• To meet the increasing demand for natural resources globally, industry faces the challenge of exploring new frontier areas that lie deeper undercover. Here, we present an approach to, and initial results of, modelling the depth of four key chronostratigraphic packages that obscure or host mineral, energy and groundwater resources. Our models are underpinned by the compilation and integration of ~200 000 estimates of the depth of these interfaces. Estimates are derived from interpretations of newly acquired airborne electromagnetic and seismic reflection data, along with boreholes, surface and solid geology, and depth to magnetic source investigations. Our curated estimates are stored in a consistent subsurface data repository. We use interpolation and machine learning algorithms to predict the distribution of these four packages away from the control points. Specifically, we focus on modelling the distribution of the base of Cenozoic-, Mesozoic-, Paleozoic- and Neoproterozoic-age stratigraphic units across an area of ~1.5 million km2 spanning the Queensland and Northern Territory border. Our repeatable and updatable approach to mapping these surfaces, together with the underlying datasets and resulting models, provides a semi-national geometric framework for resource assessment and exploration. <b>Citation:</b> Bonnardot, M.-A., Wilford, J., Rollet, N., Moushall, B., Czarnota, K., Wong, S.C.T. and Nicoll, M.G., 2020. Mapping the cover in northern Australia: towards a unified national 3D geological model. In: Czarnota, K., Roach, I., Abbott, S., Haynes, M., Kositcin, N., Ray, A. and Slatter, E. (eds.) Exploring for the Future: Extended Abstracts, Geoscience Australia, Canberra, 1–4.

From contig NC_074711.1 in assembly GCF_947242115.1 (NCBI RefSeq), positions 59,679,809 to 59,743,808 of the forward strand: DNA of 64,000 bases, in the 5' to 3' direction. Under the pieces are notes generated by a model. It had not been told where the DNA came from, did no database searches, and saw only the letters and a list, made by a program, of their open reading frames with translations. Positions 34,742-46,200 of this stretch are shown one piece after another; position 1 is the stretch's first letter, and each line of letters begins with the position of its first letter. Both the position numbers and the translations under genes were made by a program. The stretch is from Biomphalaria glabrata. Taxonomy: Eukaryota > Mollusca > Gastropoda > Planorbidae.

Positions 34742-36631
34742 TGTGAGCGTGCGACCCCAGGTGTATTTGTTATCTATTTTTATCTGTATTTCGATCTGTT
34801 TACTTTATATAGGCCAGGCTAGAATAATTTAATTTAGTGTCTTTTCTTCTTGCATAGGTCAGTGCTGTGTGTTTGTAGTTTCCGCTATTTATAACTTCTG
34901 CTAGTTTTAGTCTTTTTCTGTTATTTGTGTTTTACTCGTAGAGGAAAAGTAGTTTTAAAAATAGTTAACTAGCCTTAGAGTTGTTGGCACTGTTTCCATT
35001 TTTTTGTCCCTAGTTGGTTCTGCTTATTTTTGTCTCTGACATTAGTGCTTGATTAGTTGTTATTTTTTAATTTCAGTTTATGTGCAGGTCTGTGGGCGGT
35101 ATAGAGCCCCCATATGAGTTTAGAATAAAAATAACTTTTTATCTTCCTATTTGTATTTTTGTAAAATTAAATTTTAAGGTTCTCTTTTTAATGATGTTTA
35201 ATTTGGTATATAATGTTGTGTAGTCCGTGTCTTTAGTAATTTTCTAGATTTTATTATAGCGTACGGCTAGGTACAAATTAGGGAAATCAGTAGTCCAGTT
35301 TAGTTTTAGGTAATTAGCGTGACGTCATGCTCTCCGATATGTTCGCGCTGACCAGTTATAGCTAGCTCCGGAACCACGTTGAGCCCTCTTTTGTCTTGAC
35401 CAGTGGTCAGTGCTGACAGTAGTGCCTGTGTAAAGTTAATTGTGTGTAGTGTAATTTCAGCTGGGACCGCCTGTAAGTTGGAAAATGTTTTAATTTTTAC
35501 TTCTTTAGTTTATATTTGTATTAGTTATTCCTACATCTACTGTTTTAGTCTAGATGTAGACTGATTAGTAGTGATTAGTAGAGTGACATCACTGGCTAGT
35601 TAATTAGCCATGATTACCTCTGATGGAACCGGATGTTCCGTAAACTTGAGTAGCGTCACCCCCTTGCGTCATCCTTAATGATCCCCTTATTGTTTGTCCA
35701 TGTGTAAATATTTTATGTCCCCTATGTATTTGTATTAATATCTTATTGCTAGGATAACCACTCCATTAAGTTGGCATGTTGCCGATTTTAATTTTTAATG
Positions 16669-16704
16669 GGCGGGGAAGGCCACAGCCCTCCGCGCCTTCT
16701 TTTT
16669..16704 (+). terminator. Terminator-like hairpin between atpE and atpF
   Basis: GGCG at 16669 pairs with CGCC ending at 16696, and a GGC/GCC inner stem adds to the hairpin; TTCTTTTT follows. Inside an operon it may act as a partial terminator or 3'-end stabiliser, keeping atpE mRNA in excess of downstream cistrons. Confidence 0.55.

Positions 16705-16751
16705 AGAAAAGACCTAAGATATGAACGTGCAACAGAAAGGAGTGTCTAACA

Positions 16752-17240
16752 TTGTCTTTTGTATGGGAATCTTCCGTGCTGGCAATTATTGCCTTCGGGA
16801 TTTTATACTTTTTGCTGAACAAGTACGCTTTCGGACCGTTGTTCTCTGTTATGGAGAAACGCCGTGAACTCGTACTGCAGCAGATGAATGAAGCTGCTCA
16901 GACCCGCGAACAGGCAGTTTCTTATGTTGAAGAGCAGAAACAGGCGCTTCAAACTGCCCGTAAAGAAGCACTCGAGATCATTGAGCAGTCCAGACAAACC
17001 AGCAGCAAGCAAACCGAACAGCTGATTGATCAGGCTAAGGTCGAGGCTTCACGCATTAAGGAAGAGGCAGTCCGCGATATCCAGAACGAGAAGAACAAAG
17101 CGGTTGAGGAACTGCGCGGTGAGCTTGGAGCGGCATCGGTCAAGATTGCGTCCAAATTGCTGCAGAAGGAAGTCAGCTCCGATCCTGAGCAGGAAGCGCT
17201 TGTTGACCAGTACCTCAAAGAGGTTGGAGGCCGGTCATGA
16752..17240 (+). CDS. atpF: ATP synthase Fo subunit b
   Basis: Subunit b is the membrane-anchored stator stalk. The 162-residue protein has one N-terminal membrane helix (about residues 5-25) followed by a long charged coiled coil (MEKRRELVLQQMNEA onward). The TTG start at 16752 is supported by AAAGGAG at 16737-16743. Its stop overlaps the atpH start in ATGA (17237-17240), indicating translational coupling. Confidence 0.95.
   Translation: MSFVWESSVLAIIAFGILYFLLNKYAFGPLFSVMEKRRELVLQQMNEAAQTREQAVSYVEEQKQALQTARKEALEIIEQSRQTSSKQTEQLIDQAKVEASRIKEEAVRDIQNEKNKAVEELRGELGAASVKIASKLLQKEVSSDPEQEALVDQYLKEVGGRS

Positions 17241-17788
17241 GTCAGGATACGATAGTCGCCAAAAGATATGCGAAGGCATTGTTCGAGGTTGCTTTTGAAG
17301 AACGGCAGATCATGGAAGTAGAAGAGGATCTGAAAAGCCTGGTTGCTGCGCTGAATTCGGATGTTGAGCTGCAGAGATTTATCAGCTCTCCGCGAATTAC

• The Upper Burdekin Chloride Mass Balance Recharge web service depicts the recharge rates have been estimated at borehole locations in the Nulla and McBride basalt provinces. Using rainfall rates, rainfall chemistry and groundwater chemistry, the recharge rates have been estimated through the Chloride Mass Balance approach.

  • <p>Dataset "Detailed surface geology – Upper Burdekin basalt provinces", downloaded from the Queensland Spatial Catalogue in April 2017 and clipped to the Upper Burdekin basalt provinces. <p>The polygons in this dataset are a digital representation of the distribution or extent of geological units within the area. Polygons have a range of attributes including unit name, age, lithological description and an abbreviated symbol for use in labelling the polygons. These have been extracted from the Rock Units Table held in Department of Natural Resources and Mines MERLIN Database. <p>© State of Queensland (Department of Natural Resources and Mines) 2017 Creative Commons Attribution